Area farmers feel effects of rising hay costs due to shortage - KXLT - Fox 47 Rochester MN News, Weather, Sports #rochmn

Area farmers feel effects of rising hay costs due to shortage

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As winter continues to drag on in the upper Midwest, the cold isn't just affecting people's moods.

It's also hurting pocket books as farmers in the area are seeing a shortage in hay.

The dwindling supply of hay and growing cost to buy that hay is putting some farmers in a bit of a pinch.

"Feed is our number one cost in beef production and the number one ingredient in our ration is hay," said cattle farmer Dan Miller.

The shortage of hay and the rising cost to purchase it, is putting many farmers in a tight spot.

Miller is also a Farm Business Management Instructor at Riverland Community College and claims the cost of hay has gone up about 50 percent since the beginning of the year.

Mother Nature's never-ending winter weather is playing a key role but Miller says there's more to it.

"Hay acres have been down because the price of hay actually has been declining in the last few years," said Miller. "So less incentive to raise hay."

At recent hay auctions in Canton and Fort Atkinson, Iowa, Miller noticed hay selling at a value of 30 to 40 percent higher than at the first of the year.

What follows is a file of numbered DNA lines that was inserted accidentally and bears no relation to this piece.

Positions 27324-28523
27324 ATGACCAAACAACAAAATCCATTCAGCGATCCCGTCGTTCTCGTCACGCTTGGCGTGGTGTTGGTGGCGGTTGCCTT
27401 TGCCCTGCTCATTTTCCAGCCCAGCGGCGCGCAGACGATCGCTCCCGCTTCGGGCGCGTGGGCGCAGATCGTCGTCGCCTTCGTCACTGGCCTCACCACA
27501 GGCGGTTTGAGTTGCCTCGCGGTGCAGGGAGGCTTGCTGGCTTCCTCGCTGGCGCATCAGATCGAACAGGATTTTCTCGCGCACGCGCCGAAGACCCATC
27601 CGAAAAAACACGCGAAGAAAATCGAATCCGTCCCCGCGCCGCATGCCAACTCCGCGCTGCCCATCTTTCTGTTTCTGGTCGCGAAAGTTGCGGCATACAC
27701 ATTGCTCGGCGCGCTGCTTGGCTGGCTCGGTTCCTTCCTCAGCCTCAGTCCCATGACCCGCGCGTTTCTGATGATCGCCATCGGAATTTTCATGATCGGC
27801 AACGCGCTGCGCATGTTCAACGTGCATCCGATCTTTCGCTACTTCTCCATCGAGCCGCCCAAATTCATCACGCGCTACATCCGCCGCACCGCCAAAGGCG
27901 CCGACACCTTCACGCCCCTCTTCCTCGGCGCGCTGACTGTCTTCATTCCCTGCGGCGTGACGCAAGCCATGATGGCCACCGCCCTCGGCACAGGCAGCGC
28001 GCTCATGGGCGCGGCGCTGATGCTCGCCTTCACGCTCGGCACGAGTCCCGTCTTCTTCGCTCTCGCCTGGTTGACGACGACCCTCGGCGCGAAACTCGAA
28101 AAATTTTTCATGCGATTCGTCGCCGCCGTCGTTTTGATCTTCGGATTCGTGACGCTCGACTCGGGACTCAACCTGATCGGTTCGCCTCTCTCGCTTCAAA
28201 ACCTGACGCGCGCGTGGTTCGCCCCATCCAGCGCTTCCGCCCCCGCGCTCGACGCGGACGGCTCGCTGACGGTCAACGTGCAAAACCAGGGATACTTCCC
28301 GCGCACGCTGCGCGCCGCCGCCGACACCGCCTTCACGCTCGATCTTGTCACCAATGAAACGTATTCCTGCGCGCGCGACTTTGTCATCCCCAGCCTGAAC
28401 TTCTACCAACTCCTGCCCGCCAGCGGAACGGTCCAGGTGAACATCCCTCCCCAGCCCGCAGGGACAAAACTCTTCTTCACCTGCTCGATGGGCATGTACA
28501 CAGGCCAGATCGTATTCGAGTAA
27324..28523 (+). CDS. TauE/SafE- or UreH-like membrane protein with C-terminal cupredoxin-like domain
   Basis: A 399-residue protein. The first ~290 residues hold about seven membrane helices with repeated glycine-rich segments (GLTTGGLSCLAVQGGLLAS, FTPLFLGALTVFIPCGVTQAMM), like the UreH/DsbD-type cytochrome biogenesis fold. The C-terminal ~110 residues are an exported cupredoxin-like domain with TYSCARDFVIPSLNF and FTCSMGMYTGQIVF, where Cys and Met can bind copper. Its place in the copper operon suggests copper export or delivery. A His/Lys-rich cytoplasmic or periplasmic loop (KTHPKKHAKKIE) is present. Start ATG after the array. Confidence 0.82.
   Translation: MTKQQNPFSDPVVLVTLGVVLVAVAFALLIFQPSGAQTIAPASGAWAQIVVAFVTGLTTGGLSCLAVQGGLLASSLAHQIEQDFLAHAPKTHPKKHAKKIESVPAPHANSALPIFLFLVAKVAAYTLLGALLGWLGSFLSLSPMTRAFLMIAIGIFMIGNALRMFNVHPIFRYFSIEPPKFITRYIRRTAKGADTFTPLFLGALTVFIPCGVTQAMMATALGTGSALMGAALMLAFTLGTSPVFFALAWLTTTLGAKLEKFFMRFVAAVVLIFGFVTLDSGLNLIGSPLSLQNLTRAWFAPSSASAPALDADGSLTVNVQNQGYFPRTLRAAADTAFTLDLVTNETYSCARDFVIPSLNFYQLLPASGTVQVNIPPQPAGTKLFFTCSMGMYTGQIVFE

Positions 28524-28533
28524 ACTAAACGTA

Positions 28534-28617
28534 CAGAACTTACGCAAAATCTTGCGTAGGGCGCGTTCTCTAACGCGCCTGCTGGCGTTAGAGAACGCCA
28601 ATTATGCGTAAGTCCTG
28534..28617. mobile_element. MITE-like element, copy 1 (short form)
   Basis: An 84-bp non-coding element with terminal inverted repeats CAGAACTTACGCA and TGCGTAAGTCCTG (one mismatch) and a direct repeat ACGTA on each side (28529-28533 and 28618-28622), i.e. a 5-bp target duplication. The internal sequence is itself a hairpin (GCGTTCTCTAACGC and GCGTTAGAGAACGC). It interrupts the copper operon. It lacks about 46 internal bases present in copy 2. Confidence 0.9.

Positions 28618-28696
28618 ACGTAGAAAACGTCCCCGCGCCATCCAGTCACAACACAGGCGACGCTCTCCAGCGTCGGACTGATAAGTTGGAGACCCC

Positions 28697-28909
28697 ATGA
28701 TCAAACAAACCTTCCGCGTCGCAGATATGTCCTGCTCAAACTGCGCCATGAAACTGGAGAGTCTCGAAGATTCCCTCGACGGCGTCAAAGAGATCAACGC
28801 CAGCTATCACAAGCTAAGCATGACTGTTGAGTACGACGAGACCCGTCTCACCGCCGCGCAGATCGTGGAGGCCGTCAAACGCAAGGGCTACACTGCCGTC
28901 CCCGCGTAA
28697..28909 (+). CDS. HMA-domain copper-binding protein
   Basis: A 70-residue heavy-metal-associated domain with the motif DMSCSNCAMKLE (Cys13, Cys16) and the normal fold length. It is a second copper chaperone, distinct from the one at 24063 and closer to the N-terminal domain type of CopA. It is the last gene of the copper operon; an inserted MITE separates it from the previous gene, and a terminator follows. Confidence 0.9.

So what does one of those large round bales cost?

"Well if hay is $200 a ton, and that's about what some of the local auctions have been indicating," said Miller. "This bale weights 1,500 pounds, which is three-fourths of a ton. So at $200 a ton of hay, and this is three-fourths of a ton, about $150 dollars a bale; for this bale here at three-quarters of a ton."

The reduced availability and rising cost of hay is hurting farmers because hay is a primary ingredient for cattle feed in southeast Minnesota.

As the cost of hay continues to rise, Miller is optimistic.

"I think it's going to increase the seeding of alfalfa in the next few weeks to respond to that increase in price," said Miller.

But he also has some doubts.

"It is a little bit of a negative for those folks that didn't have enough hay and due to the extension of the winter weather, are going to be short . And that's really what's driving it up," said Miller. "Hopefully it's short lived, but it's significant for a person if they're in that position."

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